AWS Official Blog

Parallel Stack Processing and Nested Stack Updates for AWS CloudFormation

by Jeff Barr | on | in AWS CloudFormation | | Comments

My colleague Chetan Dandekar brings word of two powerful enhancements to AWS CloudFormation!

— Jeff;


AWS CloudFormation gives developers and systems administrators an easy way to create and manage a collection of related AWS resources, provisioning and updating them in an orderly and predictable fashion by using custom or predefined templates.

Today, we introduce two significant enhancements to AWS CloudFormation: parallel stack processing and nested stack updates. 

Parallel Stack Processing
CloudFormation now creates, updates, and deletes resources in parallel in order to improve performance of these operations. For example, provisioning a RAID 0 setup, which involves the creation of multiple EBS volumes, is now faster because CloudFormation can provision the volumes in parallel. CloudFormation automatically determines which resources in a template can be created in parallel. CloudFormation template authors can use the DependsOn attribute for control over the order of resource creation.

Nested Stack Updates
CloudFormation allows nesting a stack as a resource inside a template. Today, we are introducing the ability to update a top-level stack and nested stacks together. Nested stack updates can be triggered by running the UpdateStack command on a top-level stack, or by selecting the top-level stack and clicking “Update Stack” in the CloudFormation Management Console. CloudFormation will detect the updates made to the top-level template as well as to the nested templates and update only those stacks whose templates have changed. Before introduction of this feature, users had to update each nested stack separately.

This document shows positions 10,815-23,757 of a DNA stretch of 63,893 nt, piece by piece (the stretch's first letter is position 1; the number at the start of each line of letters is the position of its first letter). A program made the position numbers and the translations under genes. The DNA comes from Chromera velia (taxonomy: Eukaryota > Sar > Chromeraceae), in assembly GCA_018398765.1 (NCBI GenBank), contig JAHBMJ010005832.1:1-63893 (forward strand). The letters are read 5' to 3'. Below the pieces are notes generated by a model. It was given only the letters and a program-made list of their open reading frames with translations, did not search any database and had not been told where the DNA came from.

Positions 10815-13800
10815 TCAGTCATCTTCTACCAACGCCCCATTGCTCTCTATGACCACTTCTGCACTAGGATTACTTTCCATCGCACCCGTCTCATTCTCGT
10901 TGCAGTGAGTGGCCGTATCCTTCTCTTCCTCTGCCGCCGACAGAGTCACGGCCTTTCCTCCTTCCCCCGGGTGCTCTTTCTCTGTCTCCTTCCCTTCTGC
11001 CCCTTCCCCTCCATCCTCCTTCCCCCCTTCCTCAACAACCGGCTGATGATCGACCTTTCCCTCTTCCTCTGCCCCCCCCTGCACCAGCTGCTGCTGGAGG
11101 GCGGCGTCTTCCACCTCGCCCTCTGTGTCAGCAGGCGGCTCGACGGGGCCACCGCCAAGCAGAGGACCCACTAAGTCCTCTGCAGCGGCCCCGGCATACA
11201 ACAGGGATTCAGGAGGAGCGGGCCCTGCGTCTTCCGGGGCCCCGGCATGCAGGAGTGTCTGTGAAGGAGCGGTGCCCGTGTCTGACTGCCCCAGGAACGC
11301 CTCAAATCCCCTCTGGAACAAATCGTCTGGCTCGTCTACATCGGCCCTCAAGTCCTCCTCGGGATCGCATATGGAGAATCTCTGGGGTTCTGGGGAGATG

Lets look at an example. A three-tier application is defined in a top-level template that has web tier, app tier, and database tier as nested stacks. Using CloudFormation, the top level stack and the nested stacks are created together and in the correct order. After the stacks are created, we want to add a new IAM user to the top-level stack and CloudWatch alarms to the web tier and the app tier. With the introduction of nested stack updates, we can update the top level stack, the web tier stack, and the app tier stack together and in the correct order.  The stack for the database tier, which has no changes, would not be updated. Before introduction of nested stack updates, we would have had to update each of the nested stacks individually.

Here are some simple visualizations to show you the degree of parallelism that becomes possible with this update (each line represents a separate AWS resource; time progresses to the right).


To learn more about CloudFormation, visit the CloudFormation homepage, documentation, and watch this introductory video.  Our large collection of sample templates makes it easy to try our service within minutes.

Chetan Dandekar, Senior Product Manager